On good days I wouldn't wish the BCS on Division I-A college football. No serious fan prefers that lousy, irrational system over a real playoff. But December 3, 2008, was not a good day in college football.
Auburn fires a good coach in Tommy Tuberville, while Notre Dame clings to Charlie Weis, who is quite possibly the worst football coach in the universe. At a minimum, Weis is probably the most arrogant coach in the business.
In ten seasons at Auburn, Tuberville went 5-3 in bowl games, won six consecutive Iron Bowls against Alabama, and posted a magnificent 13-0, SEC-winning record in 2004. The BCS cheated Auburn out of a shot at the national title. Weis can't name a single victory of note. His high-water mark came in 2005, in a 31-34 loss to Southern California that prompted Notre Dame to extend his contract and to saddle itself with a buyout reported to be as high as $20 million. That is a bit more than the payout per team for a BCS bowl appearance. For the foreseeable future, Notre Dame is no likelier to appear in a BCS bowl, notwithstanding that system's strong bias in favor of the Irish and their rabid fan base, than it is likely to break its nine-game losing streak in postseason play.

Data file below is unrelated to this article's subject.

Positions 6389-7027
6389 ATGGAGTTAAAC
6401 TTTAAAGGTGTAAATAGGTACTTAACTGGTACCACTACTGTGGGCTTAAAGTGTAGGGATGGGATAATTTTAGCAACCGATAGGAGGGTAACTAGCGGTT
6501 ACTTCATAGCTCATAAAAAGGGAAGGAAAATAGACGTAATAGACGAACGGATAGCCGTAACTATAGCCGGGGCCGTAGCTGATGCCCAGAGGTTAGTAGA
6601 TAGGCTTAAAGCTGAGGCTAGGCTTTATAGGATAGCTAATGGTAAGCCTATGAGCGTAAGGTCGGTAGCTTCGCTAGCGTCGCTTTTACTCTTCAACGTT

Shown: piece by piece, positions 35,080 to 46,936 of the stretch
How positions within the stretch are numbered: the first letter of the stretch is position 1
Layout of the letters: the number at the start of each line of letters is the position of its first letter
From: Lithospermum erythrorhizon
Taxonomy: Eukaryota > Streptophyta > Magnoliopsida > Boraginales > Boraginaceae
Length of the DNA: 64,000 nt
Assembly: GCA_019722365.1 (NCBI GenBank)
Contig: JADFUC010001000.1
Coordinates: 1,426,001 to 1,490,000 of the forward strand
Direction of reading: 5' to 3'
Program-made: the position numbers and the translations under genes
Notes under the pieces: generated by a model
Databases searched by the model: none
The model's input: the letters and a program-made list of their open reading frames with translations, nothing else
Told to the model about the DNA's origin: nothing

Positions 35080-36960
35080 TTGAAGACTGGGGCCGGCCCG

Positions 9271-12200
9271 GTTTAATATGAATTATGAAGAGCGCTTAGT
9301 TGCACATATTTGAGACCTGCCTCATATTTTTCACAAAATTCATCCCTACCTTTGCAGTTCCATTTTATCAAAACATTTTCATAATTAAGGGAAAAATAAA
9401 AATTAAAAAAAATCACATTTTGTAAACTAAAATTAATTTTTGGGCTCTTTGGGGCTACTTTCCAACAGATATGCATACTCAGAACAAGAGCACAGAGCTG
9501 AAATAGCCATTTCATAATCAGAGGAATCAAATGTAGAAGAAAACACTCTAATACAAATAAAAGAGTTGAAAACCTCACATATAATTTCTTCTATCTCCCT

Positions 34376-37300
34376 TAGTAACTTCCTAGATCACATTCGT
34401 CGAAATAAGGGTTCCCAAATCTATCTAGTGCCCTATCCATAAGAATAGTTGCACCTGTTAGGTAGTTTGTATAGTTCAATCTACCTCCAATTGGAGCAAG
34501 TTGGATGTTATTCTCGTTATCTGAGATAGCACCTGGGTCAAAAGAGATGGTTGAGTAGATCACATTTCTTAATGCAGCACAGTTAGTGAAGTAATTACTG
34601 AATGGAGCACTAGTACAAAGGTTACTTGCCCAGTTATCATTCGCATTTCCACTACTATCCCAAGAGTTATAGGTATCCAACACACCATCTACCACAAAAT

Oh, did I mention that Tuberville, a 14-year veteran in college coaching (four at Ole Miss, ten at Auburn), works for $1.375 million less than Weis? Losing is awful enough as it is. Imagine how much it must feel to spend profligately for terrible results.
A sport this irrational deserves a championship system that is as bad as the BCS. This prescription is as harsh as condemning American legal education to the continued reign of the U.S. News & World Report rankings. Then again, law schools also make regrettable personnel decisions. Perhaps it is enough to praise the deans and professors who deserve better and to hope that somewhere, somehow, someday, our corner of the American academy will discover the sense of decency and proportionality that evidently eludes our athletic counterparts on campus.